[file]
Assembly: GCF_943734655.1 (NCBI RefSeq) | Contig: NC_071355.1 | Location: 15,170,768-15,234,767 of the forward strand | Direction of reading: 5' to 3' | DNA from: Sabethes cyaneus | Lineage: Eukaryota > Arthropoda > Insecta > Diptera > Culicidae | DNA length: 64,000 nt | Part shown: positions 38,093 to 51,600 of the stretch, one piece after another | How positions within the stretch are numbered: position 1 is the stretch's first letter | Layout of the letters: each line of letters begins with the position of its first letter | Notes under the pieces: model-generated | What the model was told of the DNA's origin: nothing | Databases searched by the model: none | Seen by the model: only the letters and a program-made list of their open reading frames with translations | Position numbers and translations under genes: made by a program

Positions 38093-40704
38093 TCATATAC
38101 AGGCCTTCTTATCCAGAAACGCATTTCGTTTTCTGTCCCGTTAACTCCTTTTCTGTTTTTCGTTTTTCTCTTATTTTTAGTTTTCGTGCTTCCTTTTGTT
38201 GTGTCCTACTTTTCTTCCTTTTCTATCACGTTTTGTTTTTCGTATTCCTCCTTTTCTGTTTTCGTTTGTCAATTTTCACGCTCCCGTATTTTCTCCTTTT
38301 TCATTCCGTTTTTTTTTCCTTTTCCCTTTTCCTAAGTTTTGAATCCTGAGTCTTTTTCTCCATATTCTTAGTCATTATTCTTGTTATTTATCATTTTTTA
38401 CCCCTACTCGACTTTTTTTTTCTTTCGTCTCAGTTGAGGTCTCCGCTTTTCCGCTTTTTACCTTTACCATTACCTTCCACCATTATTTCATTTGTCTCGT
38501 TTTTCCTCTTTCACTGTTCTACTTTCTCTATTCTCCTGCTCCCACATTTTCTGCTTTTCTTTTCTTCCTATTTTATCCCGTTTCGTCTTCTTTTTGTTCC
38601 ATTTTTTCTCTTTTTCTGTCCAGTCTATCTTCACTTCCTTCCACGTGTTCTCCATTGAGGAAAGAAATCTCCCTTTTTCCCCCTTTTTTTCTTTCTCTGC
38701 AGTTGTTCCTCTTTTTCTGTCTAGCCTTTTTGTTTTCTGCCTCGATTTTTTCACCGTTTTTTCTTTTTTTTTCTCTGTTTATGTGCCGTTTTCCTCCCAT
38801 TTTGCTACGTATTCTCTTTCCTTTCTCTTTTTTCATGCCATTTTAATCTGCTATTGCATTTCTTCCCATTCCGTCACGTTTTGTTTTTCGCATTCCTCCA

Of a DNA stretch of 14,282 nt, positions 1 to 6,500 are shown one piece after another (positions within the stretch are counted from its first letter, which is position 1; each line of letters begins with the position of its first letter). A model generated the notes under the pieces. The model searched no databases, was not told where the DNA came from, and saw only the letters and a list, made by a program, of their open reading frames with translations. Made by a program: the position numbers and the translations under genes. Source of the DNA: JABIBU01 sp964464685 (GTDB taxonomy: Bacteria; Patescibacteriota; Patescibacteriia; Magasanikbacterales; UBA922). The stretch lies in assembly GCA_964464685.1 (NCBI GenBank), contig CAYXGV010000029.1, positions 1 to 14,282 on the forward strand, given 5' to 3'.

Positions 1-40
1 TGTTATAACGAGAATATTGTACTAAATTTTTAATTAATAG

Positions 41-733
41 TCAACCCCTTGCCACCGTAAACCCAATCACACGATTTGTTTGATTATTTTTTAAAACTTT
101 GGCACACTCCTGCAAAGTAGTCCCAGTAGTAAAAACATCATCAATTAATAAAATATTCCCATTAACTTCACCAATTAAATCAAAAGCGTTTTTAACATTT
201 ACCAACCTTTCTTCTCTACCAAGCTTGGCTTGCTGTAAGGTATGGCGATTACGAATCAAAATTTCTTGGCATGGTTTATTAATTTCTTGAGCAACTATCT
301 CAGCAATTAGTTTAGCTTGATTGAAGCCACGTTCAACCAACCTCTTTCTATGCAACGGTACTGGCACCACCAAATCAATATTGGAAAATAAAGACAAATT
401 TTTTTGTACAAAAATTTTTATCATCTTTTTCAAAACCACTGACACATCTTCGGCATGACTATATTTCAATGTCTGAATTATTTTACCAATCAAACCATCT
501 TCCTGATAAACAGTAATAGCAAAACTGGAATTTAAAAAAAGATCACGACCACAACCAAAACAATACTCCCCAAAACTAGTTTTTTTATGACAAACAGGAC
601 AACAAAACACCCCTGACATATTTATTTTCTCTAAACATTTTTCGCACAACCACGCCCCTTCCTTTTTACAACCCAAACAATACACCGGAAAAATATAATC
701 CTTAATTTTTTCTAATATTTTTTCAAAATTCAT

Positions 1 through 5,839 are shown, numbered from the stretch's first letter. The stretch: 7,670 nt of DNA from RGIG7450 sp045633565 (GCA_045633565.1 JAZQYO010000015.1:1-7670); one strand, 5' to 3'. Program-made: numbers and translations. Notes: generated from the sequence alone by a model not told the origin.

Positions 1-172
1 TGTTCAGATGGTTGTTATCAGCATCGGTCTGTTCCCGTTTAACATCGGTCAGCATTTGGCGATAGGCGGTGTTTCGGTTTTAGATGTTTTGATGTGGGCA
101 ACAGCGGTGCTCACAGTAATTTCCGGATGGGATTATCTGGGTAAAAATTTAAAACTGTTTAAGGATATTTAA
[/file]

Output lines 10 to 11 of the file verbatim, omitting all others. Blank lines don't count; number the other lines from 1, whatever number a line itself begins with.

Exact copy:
38701 AGTTGTTCCTCTTTTTCTGTCTAGCCTTTTTGTTTTCTGCCTCGATTTTTTCACCGTTTTTTCTTTTTTTTTCTCTGTTTATGTGCCGTTTTCCTCCCAT
38801 TTTGCTACGTATTCTCTTTCCTTTCTCTTTTTTCATGCCATTTTAATCTGCTATTGCATTTCTTCCCATTCCGTCACGTTTTGTTTTTCGCATTCCTCCA